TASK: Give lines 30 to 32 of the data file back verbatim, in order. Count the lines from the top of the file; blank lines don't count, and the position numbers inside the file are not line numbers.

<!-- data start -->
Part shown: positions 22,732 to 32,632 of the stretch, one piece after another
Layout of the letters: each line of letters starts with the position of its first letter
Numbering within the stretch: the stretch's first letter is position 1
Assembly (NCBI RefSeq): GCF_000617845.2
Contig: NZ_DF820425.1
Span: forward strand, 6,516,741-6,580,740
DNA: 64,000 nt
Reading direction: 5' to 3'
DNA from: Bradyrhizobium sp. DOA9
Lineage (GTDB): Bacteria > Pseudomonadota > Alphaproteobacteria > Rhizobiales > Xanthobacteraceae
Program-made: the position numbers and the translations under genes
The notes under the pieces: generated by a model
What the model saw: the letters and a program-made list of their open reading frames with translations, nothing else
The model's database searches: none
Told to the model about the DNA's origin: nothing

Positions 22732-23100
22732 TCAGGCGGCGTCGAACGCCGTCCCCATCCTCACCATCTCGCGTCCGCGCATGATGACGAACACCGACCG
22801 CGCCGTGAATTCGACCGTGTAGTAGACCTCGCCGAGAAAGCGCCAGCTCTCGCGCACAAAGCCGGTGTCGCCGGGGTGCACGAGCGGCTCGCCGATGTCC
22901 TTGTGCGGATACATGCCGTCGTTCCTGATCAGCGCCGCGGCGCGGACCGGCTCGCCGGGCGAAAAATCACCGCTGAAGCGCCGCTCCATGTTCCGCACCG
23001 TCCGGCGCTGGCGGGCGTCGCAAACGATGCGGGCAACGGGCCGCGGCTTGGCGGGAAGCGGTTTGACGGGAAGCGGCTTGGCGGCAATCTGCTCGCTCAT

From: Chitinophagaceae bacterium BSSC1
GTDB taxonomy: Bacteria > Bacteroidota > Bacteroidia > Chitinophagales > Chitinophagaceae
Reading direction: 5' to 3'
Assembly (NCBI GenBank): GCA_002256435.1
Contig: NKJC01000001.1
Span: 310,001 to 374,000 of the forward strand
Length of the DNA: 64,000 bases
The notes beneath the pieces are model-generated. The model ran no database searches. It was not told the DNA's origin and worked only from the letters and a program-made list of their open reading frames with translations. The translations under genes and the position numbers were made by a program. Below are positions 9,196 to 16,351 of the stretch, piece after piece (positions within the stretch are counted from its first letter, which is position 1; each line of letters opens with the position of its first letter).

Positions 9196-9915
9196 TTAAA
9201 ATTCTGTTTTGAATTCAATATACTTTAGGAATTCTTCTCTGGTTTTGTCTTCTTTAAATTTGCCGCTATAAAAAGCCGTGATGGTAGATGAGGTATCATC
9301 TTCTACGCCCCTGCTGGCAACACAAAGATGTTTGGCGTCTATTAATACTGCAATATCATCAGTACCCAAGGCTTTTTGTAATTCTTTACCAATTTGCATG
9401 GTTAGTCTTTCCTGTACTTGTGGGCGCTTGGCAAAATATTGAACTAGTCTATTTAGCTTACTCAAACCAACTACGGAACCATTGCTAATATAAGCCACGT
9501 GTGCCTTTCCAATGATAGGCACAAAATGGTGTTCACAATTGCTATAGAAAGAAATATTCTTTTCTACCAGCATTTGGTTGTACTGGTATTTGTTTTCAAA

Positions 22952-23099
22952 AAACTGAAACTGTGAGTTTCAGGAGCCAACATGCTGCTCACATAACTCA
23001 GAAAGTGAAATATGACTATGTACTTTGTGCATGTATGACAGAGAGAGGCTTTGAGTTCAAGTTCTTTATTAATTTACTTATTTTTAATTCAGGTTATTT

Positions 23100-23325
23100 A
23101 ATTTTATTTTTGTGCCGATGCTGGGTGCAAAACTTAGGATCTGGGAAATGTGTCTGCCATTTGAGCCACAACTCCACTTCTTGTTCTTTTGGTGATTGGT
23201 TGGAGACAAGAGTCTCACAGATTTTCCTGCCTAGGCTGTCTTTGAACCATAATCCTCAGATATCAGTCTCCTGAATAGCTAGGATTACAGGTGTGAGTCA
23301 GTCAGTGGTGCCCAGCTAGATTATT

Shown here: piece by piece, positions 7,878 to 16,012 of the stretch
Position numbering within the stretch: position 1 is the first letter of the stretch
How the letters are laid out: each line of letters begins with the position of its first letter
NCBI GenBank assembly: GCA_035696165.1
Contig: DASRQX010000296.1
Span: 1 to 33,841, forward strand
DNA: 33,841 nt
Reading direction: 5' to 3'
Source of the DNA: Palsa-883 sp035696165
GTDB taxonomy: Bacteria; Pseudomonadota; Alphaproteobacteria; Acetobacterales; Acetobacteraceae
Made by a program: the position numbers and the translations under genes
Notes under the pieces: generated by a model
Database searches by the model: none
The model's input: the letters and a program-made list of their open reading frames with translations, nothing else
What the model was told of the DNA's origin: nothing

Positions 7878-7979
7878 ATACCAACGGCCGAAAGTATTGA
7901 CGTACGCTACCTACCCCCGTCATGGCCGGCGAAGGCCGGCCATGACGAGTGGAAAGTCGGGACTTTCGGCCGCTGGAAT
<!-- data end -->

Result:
9196 TTAAA
9201 ATTCTGTTTTGAATTCAATATACTTTAGGAATTCTTCTCTGGTTTTGTCTTCTTTAAATTTGCCGCTATAAAAAGCCGTGATGGTAGATGAGGTATCATC
9301 TTCTACGCCCCTGCTGGCAACACAAAGATGTTTGGCGTCTATTAATACTGCAATATCATCAGTACCCAAGGCTTTTTGTAATTCTTTACCAATTTGCATG